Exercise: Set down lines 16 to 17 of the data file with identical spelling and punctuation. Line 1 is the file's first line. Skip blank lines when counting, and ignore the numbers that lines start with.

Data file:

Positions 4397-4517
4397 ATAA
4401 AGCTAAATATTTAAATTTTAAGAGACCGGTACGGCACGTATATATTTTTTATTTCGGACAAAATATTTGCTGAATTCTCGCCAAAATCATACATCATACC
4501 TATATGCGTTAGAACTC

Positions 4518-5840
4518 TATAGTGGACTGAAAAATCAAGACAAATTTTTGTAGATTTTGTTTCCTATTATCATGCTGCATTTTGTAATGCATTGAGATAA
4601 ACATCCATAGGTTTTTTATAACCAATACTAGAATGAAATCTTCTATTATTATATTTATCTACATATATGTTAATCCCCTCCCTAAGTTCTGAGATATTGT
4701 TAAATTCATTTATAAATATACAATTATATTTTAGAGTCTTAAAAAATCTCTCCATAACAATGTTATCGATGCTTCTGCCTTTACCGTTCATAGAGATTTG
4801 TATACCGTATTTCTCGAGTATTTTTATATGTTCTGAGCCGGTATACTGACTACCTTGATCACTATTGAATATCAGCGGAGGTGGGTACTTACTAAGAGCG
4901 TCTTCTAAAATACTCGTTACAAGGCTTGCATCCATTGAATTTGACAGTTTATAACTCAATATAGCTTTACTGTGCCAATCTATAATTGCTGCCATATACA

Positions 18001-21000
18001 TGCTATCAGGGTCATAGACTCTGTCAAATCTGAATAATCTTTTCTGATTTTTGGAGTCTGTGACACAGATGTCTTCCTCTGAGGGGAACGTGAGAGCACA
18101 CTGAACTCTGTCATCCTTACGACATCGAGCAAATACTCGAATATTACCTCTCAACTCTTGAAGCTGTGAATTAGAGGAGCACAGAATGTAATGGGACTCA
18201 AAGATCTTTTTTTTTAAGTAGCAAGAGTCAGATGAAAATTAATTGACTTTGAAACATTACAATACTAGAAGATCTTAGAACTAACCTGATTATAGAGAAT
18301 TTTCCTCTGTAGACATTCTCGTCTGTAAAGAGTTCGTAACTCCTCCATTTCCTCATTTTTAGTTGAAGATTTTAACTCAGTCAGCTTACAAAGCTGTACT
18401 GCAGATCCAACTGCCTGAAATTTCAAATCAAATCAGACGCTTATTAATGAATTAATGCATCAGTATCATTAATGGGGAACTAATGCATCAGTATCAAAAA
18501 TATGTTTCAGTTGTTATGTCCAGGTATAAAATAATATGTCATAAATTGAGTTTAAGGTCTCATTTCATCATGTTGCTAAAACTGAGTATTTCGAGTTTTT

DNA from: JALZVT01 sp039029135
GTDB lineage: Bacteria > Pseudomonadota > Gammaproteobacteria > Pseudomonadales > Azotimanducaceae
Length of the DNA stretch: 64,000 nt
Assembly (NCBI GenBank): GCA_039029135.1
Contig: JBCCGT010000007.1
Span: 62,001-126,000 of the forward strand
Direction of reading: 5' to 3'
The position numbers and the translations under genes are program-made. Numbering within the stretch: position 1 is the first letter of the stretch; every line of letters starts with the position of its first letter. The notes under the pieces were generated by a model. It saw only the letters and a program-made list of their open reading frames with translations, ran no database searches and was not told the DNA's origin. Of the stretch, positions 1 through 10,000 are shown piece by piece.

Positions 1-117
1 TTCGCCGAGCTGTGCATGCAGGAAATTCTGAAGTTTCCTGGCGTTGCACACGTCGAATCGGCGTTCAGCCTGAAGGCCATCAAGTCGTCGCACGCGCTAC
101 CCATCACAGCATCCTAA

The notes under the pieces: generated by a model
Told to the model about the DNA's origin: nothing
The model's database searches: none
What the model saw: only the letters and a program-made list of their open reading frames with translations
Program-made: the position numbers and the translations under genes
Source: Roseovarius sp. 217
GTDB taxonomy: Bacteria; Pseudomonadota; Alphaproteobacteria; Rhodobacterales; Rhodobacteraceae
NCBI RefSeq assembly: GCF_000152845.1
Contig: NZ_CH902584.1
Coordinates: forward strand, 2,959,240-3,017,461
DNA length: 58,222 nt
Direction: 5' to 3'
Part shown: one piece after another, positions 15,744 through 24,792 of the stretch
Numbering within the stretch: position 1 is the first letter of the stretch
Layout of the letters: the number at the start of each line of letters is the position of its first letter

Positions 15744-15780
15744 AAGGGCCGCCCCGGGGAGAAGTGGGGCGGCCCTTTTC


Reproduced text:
18401 GCAGATCCAACTGCCTGAAATTTCAAATCAAATCAGACGCTTATTAATGAATTAATGCATCAGTATCATTAATGGGGAACTAATGCATCAGTATCAAAAA
18501 TATGTTTCAGTTGTTATGTCCAGGTATAAAATAATATGTCATAAATTGAGTTTAAGGTCTCATTTCATCATGTTGCTAAAACTGAGTATTTCGAGTTTTT